Rare Disease Education: Hemophilia

Rare Disease Education: Hemophilia

Rare Disease Education:  Hemophilia

Editor: Kelsey LaFayette, DNP, RN, FNP-C

"When you hear hoofbeats, think of horses, not zebras,” is a common saying in medical education that means you should think of common conditions first, instead of rare ones, in making a diagnosis. “Rare” is a relative term though and about 7,000 rare, or "zebra," conditions affect more than 350 million individuals worldwide. Although these conditions collectively affect an enormous number of people,  each of these conditions individually is rare enough that it can be difficult to secure the resources to study them and to develop treatments and cures. Likewise, awareness of rare conditions may be low and health care professionals may not be familiar with their signs and symptoms making it more difficult to reach a correct diagnosis and provide effective treatments.  

To increase knowledge about rare conditions, Osmosis and the National Organization for Rare Diseases (NORD) have collaborated on an initiative to bring education and awareness to the public. We are excited to be a part of this initiative because we believe everyone deserves quality health care, no matter how rare their condition.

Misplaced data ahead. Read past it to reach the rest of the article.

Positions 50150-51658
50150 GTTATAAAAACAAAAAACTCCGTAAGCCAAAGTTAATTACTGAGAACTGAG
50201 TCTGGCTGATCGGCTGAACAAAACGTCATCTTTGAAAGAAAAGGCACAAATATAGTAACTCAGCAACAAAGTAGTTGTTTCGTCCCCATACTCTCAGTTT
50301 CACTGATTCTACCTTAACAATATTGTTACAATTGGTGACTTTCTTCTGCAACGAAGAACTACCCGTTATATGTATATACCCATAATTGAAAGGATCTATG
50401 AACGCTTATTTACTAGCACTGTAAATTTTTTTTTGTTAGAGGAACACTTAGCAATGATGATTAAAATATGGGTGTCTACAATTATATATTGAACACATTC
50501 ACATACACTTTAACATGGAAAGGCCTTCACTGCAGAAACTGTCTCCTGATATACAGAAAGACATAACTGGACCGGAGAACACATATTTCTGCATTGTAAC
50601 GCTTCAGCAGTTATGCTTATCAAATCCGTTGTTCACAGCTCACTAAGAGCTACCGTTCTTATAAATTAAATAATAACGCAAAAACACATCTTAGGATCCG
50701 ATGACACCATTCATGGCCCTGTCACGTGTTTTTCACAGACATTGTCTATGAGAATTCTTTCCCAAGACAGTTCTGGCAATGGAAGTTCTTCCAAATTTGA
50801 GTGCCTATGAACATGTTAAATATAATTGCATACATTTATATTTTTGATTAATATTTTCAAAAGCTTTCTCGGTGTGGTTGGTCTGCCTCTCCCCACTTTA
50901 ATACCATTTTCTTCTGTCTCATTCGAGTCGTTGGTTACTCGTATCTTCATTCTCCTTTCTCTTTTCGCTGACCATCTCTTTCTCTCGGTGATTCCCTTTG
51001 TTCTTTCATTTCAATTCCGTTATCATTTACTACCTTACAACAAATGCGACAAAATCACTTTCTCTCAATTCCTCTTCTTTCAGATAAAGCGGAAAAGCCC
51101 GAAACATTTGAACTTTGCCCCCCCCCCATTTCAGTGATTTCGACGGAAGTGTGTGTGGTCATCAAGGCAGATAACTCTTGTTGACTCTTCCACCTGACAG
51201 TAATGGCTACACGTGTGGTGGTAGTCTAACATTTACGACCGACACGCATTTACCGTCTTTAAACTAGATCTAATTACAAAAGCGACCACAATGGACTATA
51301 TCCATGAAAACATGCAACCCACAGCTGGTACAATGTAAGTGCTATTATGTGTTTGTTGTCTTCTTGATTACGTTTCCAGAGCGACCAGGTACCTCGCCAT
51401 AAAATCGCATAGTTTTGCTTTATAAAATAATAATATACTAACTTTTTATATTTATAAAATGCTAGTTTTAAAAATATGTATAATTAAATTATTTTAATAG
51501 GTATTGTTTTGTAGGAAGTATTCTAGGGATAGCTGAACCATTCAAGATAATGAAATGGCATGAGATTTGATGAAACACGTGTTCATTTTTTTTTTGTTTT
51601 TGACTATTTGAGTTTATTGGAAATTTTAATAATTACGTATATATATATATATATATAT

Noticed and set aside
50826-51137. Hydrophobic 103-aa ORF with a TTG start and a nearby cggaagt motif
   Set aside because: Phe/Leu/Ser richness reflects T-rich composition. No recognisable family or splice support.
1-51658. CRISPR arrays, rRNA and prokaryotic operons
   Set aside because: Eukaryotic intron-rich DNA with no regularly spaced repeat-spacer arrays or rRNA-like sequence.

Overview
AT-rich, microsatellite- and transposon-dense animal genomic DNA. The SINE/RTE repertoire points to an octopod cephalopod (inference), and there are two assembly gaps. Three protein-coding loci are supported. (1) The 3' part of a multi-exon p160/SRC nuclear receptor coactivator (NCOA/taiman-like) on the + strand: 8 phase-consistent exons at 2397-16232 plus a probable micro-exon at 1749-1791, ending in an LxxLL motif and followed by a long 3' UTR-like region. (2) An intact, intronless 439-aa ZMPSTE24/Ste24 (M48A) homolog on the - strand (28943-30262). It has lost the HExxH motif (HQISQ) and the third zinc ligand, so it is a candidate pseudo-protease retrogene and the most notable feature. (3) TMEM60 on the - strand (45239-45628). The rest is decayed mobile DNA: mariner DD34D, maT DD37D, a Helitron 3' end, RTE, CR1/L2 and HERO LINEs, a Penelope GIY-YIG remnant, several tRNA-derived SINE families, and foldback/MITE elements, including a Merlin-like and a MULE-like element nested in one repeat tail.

Zebra of the Week: Hemophilia

Dams are truly impressive feats of engineering able to control the flow of mighty bodies of water. Yet, what if a dam does not function correctly? As you can imagine, the consequences can be dire. Similarly, in hemophilia, the body is not able to adequately produce blood clots that plug damaged blood vessels. 

The word hemophilia comes from the Greek words for “blood” and “love,” a way of saying that the body of an affected patient “loves to bleed.” This happens when one or more clotting factors are either malfunctioning or are not produced well enough. Symptoms range from mild bruising to prolonged bleeding, especially after dental procedures or injury. The most common form of hemophilia - hemophilia A - is transmitted genetically in an X-linked recessive manner, meaning that it mostly affects males since they only have one X chromosome. Statistically, it is believed that all racial and ethnic groups are equally affected by hemophilia. 

Meet Luke

Luke was diagnosed with hemophilia shortly after birth when routine screening blood tests were abnormal. Interestingly, his great-grandfather was the last known relative in his family to have had hemophilia, so the family had thought of it as a distant disease, not one that could affect the newest generation. Today, Luke is a young man who did not let hemophilia stop him from living his life as any person would. Precluded from participating in many of the sports he wanted to do, Luke eventually found fencing where he could challenge himself and thrive. Watch his story in the video above.

More Information on Hemophilia

Signs & Symptoms, Causes and Diagnosis


Video and Anatomy